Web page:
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  • Mon, Nov 12, 2018 Nigeria’s Blockchain Businesses Request Central Bank Of Nigeria (CBN) For New Crypto Guidelines


    Central Bank of Nigeria (CBN), which doesn’t recognize cryptos as legal tender are getting requests from the country’s Fintech startups to provide legal guidelines for the cryptocurrency and blockchain industry. The Electronic Payment Practitioners Association of Nigeria (E-ppan) say that these lack of regulations are driving potential investments away from the continent.

    E-ppan is a broad-based fintech industry representative body with ties to the Nigerian central bank, particularly “on regulations that govern the electronic payments industry.” Ade Atobatele, a member of the entity says:

    “Investments in blockchain-based financial services such as cryptocurrency are today going to Rwanda and Malta, which have provided regulatory frameworks that guide operators of the technology.”

    Even though the governor of CBN, Godwin Emifiele is not a big supporter of cryptos, the country’s parliament has probed an inquiry to figure the pros and cons of crypto-based payment. The population of the country accounts for the world’s third largest holdings of bitcoin, as a percentage of GDP, after Russia and New Zealand.

    African Central Bank In Crypto-Phobia
    As the use of cryptocurrencies gains momentum, African central banks, gripped by crypto-phobia, are pressing panic buttons, with some taking the easy way out by banning the use and trading in cryptocurrencies in their territories.They do not recognize cryptocurrencies as money, mediums of exchange or legal tender. They link cryptocurrencies to price volatility, fraud, money laundering, tax evasion, exchange control circumventions, terrorism financing and other criminal activities fueling illicit financial transactions.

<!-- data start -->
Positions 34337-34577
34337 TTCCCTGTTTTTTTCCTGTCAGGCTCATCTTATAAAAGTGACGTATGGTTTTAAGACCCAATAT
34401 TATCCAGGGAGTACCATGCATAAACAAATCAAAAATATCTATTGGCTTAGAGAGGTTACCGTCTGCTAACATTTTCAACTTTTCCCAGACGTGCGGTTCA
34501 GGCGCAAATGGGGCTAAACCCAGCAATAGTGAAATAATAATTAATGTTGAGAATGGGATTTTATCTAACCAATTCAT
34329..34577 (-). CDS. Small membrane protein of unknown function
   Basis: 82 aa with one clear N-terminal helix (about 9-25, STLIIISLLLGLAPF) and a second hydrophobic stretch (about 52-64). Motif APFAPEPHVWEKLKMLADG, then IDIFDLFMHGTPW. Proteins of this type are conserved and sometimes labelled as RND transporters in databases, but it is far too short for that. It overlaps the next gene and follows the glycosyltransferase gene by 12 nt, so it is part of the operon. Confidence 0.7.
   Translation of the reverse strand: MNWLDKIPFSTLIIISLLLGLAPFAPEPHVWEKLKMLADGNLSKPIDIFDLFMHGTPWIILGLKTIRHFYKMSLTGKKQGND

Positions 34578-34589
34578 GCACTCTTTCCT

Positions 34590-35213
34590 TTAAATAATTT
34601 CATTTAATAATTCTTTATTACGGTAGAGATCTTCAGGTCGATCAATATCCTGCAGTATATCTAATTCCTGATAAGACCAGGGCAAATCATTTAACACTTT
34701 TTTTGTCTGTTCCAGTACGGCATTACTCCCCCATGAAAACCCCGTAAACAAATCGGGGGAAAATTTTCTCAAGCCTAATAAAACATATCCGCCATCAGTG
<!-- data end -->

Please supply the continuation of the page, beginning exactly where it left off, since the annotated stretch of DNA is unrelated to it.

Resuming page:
African central banks have convulsed, issuing a plethora of warnings against the use of cryptocurrencies while others have gone to extremes, outright banning trading in them – an easier way out of what they perceive as the ‘crypto-quagmire’. According to a public notice issued by Adikwu Igoche, Manager, Research Development at Nigeria Deposit Insurance Corporation (NDIC), cryptocurrencies are not recognized as currency in Nigeria as they do not belong to the category of currencies or coins issued by the Central Bank of Nigeria (CBN).

    Africans are becoming attracted to cryptocurrencies not only as speculative investments but as an alternative and cheaper payment and settlement methods, conduits for capital investments and options for savings and storing value as most African fiat currencies are very volatile and unstable and do not hold value against major currencies such as the US dollar.